Keith Huff has been developing plays since the 1980s at Chicago Dramatists and has long been admired by Chicago theater-scene insiders, but with “A Steady Rain, ” a noir tour de force about two South Side Chicago cops’ harrowing experience on the front lines, he may well become a household name. “A Steady Rain” presents, in the form Huff has perfected that he calls the “duologue,” the occasionally conflicting accounts of the cops’ domestic disturbance call turned nightmare. The relationship between the police officers, friends since childhood, reveals itself to be increasingly complex as they come to terms with what they’ve seen, eventually reaching the scale of Greek tragedy.
Critics have noted the pitch-perfect dialogue, impeccable acting and humanity of the Chicago Dramatists’ production. In fact, the play’s Midwest premiere has met with fervent and sweeping positive reviews, many critics going so far as to wonder aloud how someone who doesn’t walk the thin blue line, could, as it were, write such lines. It turns out that Huff, in addition to being the son-in-law of a police officer, is also a veteran of the South Side Chicago bar scene, where as a child he joined his father and “just listened,” as he explained in an interview. Clearly a born writer, Huff is also a particularly ruminative playwright, constantly calling assumptions about memory and reality into question. His ability to infuse such philosophical inquiry into what appears at first blush to be a good-cop, bad-cop story bespeaks his undeniable talent.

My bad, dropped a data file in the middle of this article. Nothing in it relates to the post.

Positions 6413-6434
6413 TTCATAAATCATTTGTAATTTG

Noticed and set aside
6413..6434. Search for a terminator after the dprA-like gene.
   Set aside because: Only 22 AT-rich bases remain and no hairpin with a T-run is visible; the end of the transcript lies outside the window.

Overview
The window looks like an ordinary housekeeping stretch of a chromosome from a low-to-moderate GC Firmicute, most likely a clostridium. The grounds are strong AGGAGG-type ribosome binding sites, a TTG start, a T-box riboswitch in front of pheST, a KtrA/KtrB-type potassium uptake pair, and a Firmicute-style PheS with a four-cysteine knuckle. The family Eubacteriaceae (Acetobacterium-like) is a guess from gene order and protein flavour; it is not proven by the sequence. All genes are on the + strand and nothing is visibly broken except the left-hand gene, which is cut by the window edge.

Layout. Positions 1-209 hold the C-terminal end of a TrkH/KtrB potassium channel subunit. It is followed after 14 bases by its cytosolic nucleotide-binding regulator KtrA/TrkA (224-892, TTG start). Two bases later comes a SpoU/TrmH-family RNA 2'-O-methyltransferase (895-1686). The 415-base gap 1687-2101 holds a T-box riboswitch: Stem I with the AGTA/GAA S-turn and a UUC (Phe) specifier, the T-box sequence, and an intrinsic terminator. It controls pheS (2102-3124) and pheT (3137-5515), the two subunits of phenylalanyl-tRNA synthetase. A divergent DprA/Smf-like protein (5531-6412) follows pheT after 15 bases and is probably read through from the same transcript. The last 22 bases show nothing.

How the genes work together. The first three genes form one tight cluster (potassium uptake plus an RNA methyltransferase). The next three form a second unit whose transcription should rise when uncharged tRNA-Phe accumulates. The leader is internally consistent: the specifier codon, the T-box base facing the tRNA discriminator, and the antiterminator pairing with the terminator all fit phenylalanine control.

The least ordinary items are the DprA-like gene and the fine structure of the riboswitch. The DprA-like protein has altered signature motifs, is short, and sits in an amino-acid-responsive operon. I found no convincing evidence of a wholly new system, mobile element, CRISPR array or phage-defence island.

Huff’s ear for parable and poetry—one could easily compare him to an even grittier David Mamet—combined with his other uncommon writing virtues, could easily land him a spot among hot playwrights, but he’s already proven he has staying power. In fact, he’s anything but an instant success, having written and directed dozens of plays for Chicago’s most prestigious theater companies as well as nationally. He’s won three Illinois Arts Council Playwriting Fellowships and awards including the Drama-Logue Award, the Cunningham Prize, the John Gassner Award and the Berrilla Kerr Award. It’s well worth keeping an eye on his theater while he’s still a playwright with a day job. (Monica Westin)
“At Steady Rain” at the Royal George Theatre, 1641 N. Halsted, (312)988-9000. This production is now closed.